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  • Writer's pictureThe Hammonton Gazette

How we decided to move to Hammonton


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Our quest began online with the Hammonton website, then a few rides through and around town. These quick snippets told us that Hammonton could be the town we were looking for—not too big, no over-building boom crowding-out all of the open spaces and neighborhoods. A mix of people with a variety of backgrounds, history and culture; and a nice distribution of nature and community with business and commercial venues. A place with people honoring the past and living in the present for the future.


It was a bit like my hometown in central New Jersey, and my wife’s in northern New Jersey. Some parts reminded us of the years our young family lived in Alabama, Mississippi and Louisiana—particularly the variety of flora and fauna. The warmth of the climate and the people, the reduced stress levels and a sense of community. Access, activity and a day-by-day spirit prevailed. Yes, there are always things to be done—but there must be time for interacting with others—for a community to exist and flourish.


We made visits last fall and winter. Hammonton presented itself with beautiful and long-lasting autumn colors. We had finished raising the family to adulthood and, as natives and college graduates of New Jersey (Rutgers University), we wanted to identify a location that could offer vibrant opportunities. We wanted a place to simplify and downsize after living in “Central Jersey” for the past 20 years. A place to explore and engage authentically with others. An oasis for recreation and relaxation.


We sought to see “the flow” of activity during the school year and so we visited downtown shops, coffee, food and read about a wide variety of events on the calendar, thanks to The Gazette. We made several “reconnaissance day-trips” to investigate proximity, transparency and hospitality—besides housing, jobs and costs—and to grab several meals at Silver Coin Diner. There was a clear level of convenience to local and nearby destinations, and easy access to the “local highways” when looking for other services.


We found helpful people and businesses to answer key questions honestly and openly. Based on our interactive experiences among Hammontonians and those working in the area we thought—“Why wait?”—let’s spend more time together now (in less traffic) and begin shaping our future. Besides, there are sidewalks, paths, lakes, parks and options for doing just about anything without much hassle or the fear of being exploited, played or preyed upon.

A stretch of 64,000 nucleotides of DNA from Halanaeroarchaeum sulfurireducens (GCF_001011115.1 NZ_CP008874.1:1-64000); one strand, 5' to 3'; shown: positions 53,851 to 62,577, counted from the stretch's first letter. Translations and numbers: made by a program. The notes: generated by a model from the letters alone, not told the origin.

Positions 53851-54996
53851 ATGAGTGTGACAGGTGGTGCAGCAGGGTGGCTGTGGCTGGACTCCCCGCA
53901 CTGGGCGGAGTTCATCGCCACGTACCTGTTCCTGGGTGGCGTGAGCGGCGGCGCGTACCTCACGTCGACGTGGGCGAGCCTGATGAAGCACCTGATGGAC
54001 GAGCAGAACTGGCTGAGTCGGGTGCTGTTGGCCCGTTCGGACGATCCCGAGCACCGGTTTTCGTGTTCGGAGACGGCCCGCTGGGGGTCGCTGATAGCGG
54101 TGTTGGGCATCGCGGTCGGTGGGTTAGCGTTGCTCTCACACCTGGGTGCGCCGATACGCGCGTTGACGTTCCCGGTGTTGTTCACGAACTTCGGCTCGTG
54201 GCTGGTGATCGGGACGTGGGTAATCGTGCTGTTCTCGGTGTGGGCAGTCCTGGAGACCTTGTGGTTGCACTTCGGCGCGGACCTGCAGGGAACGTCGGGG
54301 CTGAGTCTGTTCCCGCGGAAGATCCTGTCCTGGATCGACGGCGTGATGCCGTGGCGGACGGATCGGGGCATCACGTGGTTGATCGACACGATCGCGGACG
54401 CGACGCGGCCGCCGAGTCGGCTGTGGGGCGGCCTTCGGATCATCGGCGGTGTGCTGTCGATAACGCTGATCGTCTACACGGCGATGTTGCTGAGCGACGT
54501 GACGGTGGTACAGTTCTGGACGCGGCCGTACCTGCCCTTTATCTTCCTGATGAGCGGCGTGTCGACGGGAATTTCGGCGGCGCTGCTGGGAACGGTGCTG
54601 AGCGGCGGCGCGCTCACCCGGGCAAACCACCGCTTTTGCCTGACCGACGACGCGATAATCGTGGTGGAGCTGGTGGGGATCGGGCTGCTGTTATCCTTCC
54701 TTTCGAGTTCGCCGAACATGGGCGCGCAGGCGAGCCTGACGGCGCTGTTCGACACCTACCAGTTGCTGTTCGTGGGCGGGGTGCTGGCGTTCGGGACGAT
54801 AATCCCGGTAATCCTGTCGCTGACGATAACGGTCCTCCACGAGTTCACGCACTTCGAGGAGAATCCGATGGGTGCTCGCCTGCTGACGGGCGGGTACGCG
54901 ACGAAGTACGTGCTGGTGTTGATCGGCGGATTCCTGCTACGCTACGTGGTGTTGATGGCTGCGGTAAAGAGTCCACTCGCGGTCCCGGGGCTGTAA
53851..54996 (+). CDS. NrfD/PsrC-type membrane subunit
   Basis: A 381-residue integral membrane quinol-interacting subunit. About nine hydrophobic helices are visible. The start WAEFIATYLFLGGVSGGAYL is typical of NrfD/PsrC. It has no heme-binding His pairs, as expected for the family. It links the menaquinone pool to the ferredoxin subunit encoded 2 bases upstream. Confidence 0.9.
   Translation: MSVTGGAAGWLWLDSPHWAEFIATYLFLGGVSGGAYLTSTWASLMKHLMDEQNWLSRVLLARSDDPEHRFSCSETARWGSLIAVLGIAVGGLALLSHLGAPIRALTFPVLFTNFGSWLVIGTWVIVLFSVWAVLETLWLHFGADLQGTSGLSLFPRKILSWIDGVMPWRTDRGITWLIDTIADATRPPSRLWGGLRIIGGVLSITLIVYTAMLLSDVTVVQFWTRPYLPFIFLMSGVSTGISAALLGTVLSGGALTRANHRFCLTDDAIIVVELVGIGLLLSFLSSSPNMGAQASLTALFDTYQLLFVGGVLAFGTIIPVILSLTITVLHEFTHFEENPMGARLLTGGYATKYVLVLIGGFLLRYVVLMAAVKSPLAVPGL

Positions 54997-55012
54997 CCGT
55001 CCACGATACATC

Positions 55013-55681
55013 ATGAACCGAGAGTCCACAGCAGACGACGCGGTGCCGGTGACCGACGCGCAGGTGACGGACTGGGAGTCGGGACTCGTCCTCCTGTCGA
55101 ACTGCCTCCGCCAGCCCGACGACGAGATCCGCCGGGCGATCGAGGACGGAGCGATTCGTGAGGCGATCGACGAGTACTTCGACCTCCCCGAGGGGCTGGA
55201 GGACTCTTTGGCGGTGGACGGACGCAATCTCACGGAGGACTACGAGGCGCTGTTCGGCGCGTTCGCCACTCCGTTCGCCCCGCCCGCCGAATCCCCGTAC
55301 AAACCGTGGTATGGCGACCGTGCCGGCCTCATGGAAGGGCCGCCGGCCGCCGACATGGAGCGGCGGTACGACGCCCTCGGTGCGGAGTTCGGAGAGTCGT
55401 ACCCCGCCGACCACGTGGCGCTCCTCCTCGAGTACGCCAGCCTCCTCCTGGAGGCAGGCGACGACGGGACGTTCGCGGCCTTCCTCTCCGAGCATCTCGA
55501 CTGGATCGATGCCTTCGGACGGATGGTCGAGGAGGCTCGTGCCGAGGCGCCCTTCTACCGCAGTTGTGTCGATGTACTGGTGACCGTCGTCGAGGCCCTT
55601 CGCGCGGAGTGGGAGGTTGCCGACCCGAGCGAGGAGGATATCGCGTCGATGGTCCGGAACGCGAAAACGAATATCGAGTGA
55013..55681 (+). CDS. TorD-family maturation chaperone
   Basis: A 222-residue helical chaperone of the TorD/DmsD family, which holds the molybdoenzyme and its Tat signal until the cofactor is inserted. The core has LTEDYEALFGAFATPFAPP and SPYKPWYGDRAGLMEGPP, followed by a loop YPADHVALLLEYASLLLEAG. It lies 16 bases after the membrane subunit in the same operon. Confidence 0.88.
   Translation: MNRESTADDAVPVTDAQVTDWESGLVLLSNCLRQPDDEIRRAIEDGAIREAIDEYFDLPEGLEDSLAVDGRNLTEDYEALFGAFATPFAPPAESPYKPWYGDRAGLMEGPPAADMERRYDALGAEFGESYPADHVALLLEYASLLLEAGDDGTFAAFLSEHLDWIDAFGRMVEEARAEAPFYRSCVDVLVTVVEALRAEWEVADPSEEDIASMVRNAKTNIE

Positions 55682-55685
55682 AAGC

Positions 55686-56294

We made the move this past spring in a colorful yet different set of hues and vibrancy compared to the fall. In spite of the daily pollen replenishment, we hit the pavement and avoided lawn sprinkler dousings. We saw the workings of town inside and around the edges and found some of the many “places to be/go” by walking and driving like Bellevue Bagel Cafe, Chimney Rustic Ales, The Funky Cow, Marcello’s Trattoria, BreadHeads, Mary’s Cafe and others. We’ll see this short list get much longer as we continue this summer.


Cruisin’ MainStreet, Flower Power (Third Thursdays), the Arts and Music Downtown, the Memorial Day Parade and museum, food trucks and the Red White and Blueberry Festival during my wife’s birthday weekend made for good times. There are still more for us to explore, like The Our Lady of Mount Carmel Society Festival and the Eagle Theatre. These will give us further insight to the heart and soul of what made Hammonton our choice.


Now that we have a “view on the streets,” we’ve got a busy calendar. Where should we go and what should we do next? We’d be happy to hear your recommendations!


Dr. Paul J. Croft and his wife are from Woodbridge, N.J. and have resided in Hammonton since April 2023.

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